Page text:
Robin Hood (54 of 79)

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Robin Hood
by J. Walker Mcspadden
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Chapter XVI: How Robin Hood Met Sir Richard of the Lea

Then answered him the gentle knight
With words both fair and thee:
"God save thee, my good Robin,
And all thy company!"

Now you must know that some months passed by. The winter dragged its weary length through Sherwood Forest, and Robin Hood and his merry men found what cheer they could in the big crackling fires before their woodland cave. Friar Tuck had built him a little hermitage not far away, where he lived comfortably with his numerous dogs.

The winter, I say, reached an end at last, and the blessed spring came and went. Another summer passed on apace, and still neither King nor Sheriff nor Bishop could catch the outlaws, who, meanwhile, thrived and prospered mightily in their outlawry. The band had been increased from time to time by picked men such as Arthur-a-Bland and David of Doncaster—he who was the jolliest cobbler for miles around—until it now numbered a full sevenscore of men; seven companies each with its stout lieutenant serving under Robin Hood. And still they relieved the purses of the rich, and aided the poor, and feasted upon King's deer until the lank Sheriff of Nottingham was well-nigh distracted.

Indeed, that official would probable have lost his office entirely, had it not been for the fact of the King's death. Henry passed away, as all Kings will, in common with ordinary men, and Richard of the Lion Heart was proclaimed as his successor.

Then Robin and his men, after earnest debate, resolved to throw themselves upon the mercy of the new King, swear allegiance, and ask to be organized into Royal Foresters. So Will Scarlet and Will Stutely and Little John were sent to London with this message, which they were first to entrust privately to Maid Marian. But they soon returned with bad tidings. The new King had formerly set forth upon a crusade to the Holy Land, and Prince John, his brother, was impossible to deal with—being crafty, cruel and treacherous. He was laying his hands upon all the property which could easily be seized; among other estates, that of the Earl of Huntingdon, Robin's old enemy and Marian's father, who had lately died.

Marian herself was in sore straits. Not only had her estates been taken away, and the maid been deprived of the former protection of the Queen, but the evil Prince John had persecuted her with his attentions. He thought that since the maid was defenseless he could carry her away to one of his castles and none could gainsay him.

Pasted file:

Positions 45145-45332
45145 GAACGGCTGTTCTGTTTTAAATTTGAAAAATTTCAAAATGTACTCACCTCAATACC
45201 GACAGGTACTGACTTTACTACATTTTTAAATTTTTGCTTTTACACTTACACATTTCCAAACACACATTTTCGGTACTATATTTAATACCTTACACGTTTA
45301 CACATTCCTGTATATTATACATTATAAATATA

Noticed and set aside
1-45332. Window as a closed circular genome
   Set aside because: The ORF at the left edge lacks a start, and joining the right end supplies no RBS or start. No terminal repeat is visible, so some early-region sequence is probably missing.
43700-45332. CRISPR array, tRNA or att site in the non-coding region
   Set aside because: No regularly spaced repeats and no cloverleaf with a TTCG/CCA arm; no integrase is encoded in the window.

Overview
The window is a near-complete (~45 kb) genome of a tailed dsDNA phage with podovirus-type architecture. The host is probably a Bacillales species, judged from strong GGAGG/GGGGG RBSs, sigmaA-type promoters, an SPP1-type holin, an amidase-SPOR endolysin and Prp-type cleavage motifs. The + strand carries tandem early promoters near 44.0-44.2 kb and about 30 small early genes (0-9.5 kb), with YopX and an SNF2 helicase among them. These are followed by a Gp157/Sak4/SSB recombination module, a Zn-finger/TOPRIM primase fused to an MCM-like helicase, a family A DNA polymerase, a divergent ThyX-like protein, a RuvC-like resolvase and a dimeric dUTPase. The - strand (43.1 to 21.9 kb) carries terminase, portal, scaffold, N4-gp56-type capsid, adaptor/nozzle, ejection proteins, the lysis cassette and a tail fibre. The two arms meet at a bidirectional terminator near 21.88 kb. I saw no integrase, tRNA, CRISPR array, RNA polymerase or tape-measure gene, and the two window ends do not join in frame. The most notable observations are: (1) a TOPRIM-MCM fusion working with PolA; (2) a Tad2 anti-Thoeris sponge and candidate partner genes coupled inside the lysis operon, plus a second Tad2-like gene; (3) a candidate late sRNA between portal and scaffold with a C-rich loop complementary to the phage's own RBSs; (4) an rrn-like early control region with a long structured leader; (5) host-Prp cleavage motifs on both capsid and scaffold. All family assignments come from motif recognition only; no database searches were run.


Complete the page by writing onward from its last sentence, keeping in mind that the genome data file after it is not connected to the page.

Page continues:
No word of this peril reached Robin's ears, although his men brought him word of the seizure of the Huntingdon lands. Nathless he was greatly alarmed for the safety of Maid Marian, and his heart cried out for her strongly. She had been continually in his thoughts ever since the memorable shooting at London town.

One morning in early autumn when the leaves were beginning to turn gold at the edges, the chestnut-pods to swell with promise of fatness, and the whole wide woodland was redolent with the ripe fragrance of fruit and flower, Robin was walking along the edge of a small open glade busy with his thoughts. The peace of the woods was upon him, despite his broodings of Marian and he paid little heed to a group of does quietly feeding among the trees at the far edge of the glade.

But presently this sylvan picture was rudely disturbed for him. A stag, wild and furious, dashed suddenly forth from among the trees, scattering the does in swift alarm. The vicious beast eyed the green-and-gold tunic of Robin, and, lowering it head, charged at him impetuously. So sudden was its attack that Robin had no time to bend his bow. He sprang behind a tree while he seized his weapon.

A moment later the wild stag crashed blindly into the tree-trunk with a shock which sent the beast reeling backward, while the dislodged leaves from the shivering tree fell in a small shower over Robin's head.

"By my halidom, I am glad it was not me you struck, my gentle friend!" quoth Robin, fixing an arrow upon the string. "Sorry indeed would be any one's plight who should encounter you in this black humor."

Scarcely had he spoken when he saw the stag veer about and fix its glances rigidly on the bushes to the left side of the glade. These were parted by a delicate hand, and through the opening appeared the slight figure of a page. It was Maid Marian, come back again to the greenwood!

She advanced, unconscious alike of Robin's horrified gaze and the evil fury of the stag.

She was directly in line with the animal, so Robin dared not launch an arrow. Her own bow was slung across her shoulder, and her small sword would be useless against the beast's charge. But now as she caught sight of the stag she pursed her lips as though she would whistle to it.

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